EBay: One Government Probe Down, One To Go

Auction giant eBay (Nasdaq: EBAY) noted in its annual report that government regulators have closed an investigation into whether it engaged in anticompetitive practices in its battle with now-shuttered Bidder’s Edge.

eBay said the investigation, which began in 2000, has been closed without any action taken. The company also said a separate investigation into illegal gun sales conducted on the auction site, begun in 1999, continues.

“Antitrust issues will always be something to worry about with a company as dominant in its field as eBay is, but so far they’ve done a good job of avoiding problems,” Morningstar.com analyst David Kathman told the E-Commerce Times.

Case Closed

The closing of the Bidder’s Edge inquiry comes almost a year after eBay settled a lawsuit it filed against the Burlington, Massachusetts-based service, which used a Web search engine to aggregate auction listings from dozens of sites, including eBay, Yahoo! (Nasdaq: YHOO) and Amazon (Nasdaq: AMZN).

That settlement prevented Bidder’s Edge from crawling eBay listings.

“Starting in 2000, we provided information to the Antitrust Division of the Department of Justice in connection with an inquiry into our conduct with respect to ‘auction aggregators’ including our licensing program and our recently settled lawsuit against Bidder’s Edge,” eBay said in its annual report filed Monday with the U.S. Securities and Exchange Commission. “The Division has closed its investigation without taking action against us.”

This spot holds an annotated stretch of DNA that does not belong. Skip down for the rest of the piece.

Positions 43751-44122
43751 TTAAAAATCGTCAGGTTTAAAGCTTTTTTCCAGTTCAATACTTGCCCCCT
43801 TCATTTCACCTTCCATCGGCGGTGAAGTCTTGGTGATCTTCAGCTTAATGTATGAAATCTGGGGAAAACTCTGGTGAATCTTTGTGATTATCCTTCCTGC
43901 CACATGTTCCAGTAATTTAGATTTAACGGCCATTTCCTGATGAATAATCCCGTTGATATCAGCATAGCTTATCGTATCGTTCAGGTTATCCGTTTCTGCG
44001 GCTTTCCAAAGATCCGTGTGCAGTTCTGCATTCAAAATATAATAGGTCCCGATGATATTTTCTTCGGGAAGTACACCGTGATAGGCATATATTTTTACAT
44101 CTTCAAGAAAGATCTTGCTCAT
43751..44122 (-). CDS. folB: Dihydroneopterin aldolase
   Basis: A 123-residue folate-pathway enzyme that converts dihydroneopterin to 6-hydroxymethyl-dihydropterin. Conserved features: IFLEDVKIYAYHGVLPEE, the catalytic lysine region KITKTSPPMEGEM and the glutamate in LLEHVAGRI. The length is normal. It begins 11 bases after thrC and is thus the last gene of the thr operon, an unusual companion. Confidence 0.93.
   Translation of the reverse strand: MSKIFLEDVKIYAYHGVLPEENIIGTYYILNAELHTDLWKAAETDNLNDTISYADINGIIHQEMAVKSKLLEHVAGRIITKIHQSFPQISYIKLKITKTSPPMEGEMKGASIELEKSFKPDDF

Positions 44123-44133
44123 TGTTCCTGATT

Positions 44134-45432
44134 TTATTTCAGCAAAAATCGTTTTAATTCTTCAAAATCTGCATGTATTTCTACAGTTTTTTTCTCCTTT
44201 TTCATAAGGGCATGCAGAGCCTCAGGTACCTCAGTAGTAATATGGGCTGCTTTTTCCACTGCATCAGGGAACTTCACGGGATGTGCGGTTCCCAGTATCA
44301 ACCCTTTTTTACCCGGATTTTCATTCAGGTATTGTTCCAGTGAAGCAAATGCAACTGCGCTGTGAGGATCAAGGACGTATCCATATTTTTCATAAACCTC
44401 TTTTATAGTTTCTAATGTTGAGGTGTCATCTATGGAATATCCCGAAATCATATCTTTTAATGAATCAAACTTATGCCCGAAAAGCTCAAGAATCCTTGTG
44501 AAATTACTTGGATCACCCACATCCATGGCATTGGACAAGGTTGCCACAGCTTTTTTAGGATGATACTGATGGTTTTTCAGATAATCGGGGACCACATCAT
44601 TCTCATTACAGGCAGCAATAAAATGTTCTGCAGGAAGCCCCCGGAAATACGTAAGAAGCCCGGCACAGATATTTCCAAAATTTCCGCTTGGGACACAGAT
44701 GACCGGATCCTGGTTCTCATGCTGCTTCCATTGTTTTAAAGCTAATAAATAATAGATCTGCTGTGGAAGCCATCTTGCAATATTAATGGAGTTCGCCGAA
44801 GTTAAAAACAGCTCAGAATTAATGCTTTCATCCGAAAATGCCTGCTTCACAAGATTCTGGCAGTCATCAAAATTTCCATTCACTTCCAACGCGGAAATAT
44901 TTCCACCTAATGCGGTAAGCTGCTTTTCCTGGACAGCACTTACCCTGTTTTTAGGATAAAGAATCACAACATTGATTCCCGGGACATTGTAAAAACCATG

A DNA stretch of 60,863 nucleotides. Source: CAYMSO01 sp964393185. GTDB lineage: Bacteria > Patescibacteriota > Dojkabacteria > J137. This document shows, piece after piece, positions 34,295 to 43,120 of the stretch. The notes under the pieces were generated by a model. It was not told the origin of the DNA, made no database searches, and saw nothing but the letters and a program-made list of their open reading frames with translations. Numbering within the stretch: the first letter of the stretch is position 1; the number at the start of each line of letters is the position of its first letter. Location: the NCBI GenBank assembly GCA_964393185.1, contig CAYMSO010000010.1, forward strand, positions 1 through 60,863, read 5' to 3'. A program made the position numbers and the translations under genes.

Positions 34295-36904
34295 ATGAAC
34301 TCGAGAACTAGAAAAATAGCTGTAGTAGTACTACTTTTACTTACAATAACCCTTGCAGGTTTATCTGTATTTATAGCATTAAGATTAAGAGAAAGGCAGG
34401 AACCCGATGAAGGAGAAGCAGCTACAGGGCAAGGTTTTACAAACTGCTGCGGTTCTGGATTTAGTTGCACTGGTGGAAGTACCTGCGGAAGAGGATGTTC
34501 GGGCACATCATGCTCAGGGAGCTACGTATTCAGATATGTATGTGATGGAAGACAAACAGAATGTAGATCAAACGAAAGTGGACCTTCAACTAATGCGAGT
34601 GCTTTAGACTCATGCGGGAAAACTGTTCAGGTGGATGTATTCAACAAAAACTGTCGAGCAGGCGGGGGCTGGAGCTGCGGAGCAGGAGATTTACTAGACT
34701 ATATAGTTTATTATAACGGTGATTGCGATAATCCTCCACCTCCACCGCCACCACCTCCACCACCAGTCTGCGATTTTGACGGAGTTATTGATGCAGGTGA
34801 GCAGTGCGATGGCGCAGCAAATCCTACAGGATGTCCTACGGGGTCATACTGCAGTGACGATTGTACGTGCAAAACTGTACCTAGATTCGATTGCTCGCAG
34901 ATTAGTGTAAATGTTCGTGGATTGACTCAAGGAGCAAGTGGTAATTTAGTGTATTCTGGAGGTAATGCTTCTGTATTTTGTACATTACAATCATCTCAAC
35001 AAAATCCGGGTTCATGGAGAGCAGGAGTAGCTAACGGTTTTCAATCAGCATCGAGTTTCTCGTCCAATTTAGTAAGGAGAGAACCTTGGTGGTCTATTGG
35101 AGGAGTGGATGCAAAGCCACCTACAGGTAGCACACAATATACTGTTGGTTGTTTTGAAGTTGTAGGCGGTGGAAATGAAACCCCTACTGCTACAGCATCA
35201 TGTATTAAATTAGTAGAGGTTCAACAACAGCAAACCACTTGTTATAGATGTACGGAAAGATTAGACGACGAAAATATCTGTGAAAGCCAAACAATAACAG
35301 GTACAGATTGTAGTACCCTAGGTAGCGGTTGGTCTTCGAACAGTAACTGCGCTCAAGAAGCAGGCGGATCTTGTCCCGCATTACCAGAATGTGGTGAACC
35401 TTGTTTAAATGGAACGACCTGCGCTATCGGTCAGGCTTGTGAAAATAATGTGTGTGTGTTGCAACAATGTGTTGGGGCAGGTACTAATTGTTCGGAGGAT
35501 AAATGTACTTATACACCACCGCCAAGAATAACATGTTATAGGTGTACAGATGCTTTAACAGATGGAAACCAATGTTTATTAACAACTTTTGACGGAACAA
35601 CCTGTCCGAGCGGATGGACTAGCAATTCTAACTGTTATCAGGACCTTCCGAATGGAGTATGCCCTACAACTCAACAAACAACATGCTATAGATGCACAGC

“All the antitrust stuff, including the Bidder’s Edge investigation, seems to have been much more of an issue a couple of years ago,” Kathman said. “I thought it was potentially significant when the Justice Department started poking around, but if they didn’t find any antitrust violations in two or three years, I have to believe there wasn’t anything there.”

Case Open

EBay did not refer directly to the gun-sale investigation, but it noted that a federal inquiry began in January 1999 relating to “possible illegal transactions in connection with our Web site.”

At that time, reports circulated that New York officials were investigating weapons sales on eBay. A month later, eBay formalized a policy prohibiting sales of guns and other illegal items on its site.

The company said it continues to provide information to investigators, who are including “an examination of our practices with respect to these transactions” in their inquiry. “In order to protect the investigation, the court has ordered that no further public disclosures be made with respect to the matter.”

Kathman said eBay has taken steps to control sales of illegal goods but because of the volume of transactions that take place every day, completely snuffing out those auctions is difficult.

“It’s in eBay’s interest to prevent fraud and sales of illegal items on its site,” he said. “It relies on the trust of its customers in order to keep operating, and it doesn’t gain anything from fraud perpetrated on its site.”

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